Nationwide polling published this week shows that the majority of Americans don’t believe GOP leadership in the House of Representatives will change things for the better.
The results from the Monmouth University poll, conducted from December 8-12, also demonstrate that most Americans don’t believe the Republican Party will enact policies that will benefit them.
When asked generally if House Republicans would change things, just 18 percent of the poll’s respondents said they would change things for the better, while 21 percent said they would do so for the worse. Fifty-one percent said Republicans wouldn’t change things at all.
Respondents also said they didn’t think the GOP would do much to help the middle class. Just 36 percent of respondents said Republicans are very or somewhat likely to help the middle class, while 60 percent said they are either not too likely or not at all likely to do so.
When asked if Republicans pay attention to economic issues that affect “people like you,” 22 percent of respondents said that the party does, while 71 percent said that they don’t pay enough attention.
The poll also found that Rep. Kevin McCarthy (R-California), the next presumptive Speaker of the House, has a negative approval rating, with only 12 percent of Americans saying they approve and 34 percent saying they disapprove. Most Americans (54 percent) said they don’t know enough about McCarthy to form an opinion on him.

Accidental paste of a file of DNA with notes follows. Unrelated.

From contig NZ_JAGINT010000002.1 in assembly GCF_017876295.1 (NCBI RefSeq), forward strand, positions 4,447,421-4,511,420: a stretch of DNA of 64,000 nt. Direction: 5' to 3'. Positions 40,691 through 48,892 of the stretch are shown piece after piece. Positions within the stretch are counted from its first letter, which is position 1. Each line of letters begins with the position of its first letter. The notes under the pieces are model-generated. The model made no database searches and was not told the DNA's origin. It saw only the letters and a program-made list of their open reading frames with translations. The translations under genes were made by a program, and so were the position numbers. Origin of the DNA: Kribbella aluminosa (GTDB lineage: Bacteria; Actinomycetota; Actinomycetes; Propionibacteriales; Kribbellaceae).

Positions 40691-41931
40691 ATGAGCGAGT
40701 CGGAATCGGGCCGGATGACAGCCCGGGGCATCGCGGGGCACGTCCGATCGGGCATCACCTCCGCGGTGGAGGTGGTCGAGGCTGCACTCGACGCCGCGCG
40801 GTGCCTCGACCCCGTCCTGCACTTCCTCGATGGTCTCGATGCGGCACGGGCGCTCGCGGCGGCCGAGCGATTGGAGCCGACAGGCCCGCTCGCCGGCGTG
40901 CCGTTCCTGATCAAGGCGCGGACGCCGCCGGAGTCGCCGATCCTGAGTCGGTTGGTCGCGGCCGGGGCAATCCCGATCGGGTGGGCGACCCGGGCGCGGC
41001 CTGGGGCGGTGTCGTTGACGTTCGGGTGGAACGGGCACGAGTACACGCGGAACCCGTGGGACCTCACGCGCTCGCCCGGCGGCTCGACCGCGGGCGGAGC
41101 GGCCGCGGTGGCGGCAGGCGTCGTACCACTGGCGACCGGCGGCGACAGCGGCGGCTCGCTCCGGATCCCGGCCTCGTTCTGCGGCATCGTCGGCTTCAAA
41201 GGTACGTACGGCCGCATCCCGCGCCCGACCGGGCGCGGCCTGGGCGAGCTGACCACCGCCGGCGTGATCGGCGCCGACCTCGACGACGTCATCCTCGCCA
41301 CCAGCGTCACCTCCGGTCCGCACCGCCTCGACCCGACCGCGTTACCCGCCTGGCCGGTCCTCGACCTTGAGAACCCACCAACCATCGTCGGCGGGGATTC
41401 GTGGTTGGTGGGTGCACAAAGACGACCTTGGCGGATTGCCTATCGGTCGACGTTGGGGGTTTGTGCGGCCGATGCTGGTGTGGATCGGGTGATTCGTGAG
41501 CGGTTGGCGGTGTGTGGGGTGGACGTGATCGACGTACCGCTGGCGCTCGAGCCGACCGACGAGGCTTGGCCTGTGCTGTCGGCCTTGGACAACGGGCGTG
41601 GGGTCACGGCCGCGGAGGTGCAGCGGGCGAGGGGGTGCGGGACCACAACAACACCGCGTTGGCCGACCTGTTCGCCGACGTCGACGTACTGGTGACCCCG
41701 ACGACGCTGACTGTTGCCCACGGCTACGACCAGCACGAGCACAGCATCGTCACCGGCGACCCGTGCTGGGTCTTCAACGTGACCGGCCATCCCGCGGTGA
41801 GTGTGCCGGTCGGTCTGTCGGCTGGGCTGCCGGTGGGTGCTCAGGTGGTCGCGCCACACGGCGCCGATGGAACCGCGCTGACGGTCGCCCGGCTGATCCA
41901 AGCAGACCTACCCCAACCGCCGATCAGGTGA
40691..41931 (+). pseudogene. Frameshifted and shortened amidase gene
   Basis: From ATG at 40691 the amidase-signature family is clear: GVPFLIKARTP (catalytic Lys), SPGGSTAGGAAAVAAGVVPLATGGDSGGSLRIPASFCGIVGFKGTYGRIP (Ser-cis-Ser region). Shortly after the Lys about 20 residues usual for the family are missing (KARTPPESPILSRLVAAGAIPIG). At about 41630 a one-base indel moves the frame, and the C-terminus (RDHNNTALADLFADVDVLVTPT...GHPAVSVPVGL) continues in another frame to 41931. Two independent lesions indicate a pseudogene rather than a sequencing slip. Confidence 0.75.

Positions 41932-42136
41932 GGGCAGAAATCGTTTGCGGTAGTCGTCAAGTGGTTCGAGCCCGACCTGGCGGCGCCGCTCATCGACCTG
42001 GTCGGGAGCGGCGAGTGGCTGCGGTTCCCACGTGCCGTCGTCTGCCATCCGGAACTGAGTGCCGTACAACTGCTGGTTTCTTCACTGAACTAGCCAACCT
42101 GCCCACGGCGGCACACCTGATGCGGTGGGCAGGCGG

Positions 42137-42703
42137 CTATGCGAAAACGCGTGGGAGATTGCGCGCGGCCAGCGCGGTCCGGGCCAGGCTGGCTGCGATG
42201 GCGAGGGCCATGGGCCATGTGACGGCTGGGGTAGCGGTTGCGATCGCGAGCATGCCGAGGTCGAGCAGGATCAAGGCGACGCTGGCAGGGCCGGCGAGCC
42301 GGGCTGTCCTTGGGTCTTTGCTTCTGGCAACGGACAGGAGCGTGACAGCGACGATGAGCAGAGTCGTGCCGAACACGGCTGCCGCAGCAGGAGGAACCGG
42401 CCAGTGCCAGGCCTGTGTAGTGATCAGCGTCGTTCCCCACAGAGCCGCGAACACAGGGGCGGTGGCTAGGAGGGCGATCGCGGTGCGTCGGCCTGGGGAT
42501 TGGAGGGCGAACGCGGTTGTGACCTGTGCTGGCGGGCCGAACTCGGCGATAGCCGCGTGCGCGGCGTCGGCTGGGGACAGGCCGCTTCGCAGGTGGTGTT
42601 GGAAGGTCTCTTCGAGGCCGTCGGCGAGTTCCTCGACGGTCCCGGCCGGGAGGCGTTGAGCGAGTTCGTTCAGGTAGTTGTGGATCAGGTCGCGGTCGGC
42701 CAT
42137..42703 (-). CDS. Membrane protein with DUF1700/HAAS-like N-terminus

McCarthy has technically served as House Republican leader since 2014. However, from that year until 2019, he was the second-highest-ranking Republican official, as John Boehner and Paul Ryan served as speakers of the House during those years. From 2019 on, McCarthy has served as House Minority Leader.
The fact that most Americans don’t have an opinion on McCarthy could work in his favor, but he also faces some challenges, said Patrick Murray, director of the Monmouth University poll.
“McCarthy starts off as a blank slate for most of the public. It will be interesting to see if he can build the same kind of party loyalty as [Nancy] Pelosi — that is if he actually gets the chance to succeed her,” Murray said.
McCarthy faced opposition from dozens of members of his own party in the House when the GOP caucus held leadership elections last month, with dozens of representatives-elect voting against him remaining in the position.
When the House convenes next month to name a new speaker, McCarthy will need at least 218 votes from within the chamber. Republicans will have a very narrow majority when they take power, meaning that if all lawmakers vote along party lines and just five of the 31 Republicans who voted against McCarthy remain opposed to him becoming Speaker, he won’t have enough votes to garner a majority in the House and the process could require multiple votes before someone is picked.
Although it’s unlikely, the process could take several days, weeks, or even months to resolve. Only 14 of the 127 votes on Speaker of the House in U.S. history have ever gone past the first ballot. (The last time this happened was in 1923.) The longest vote, in 1855, took 133 ballots and two months before a speaker was chosen.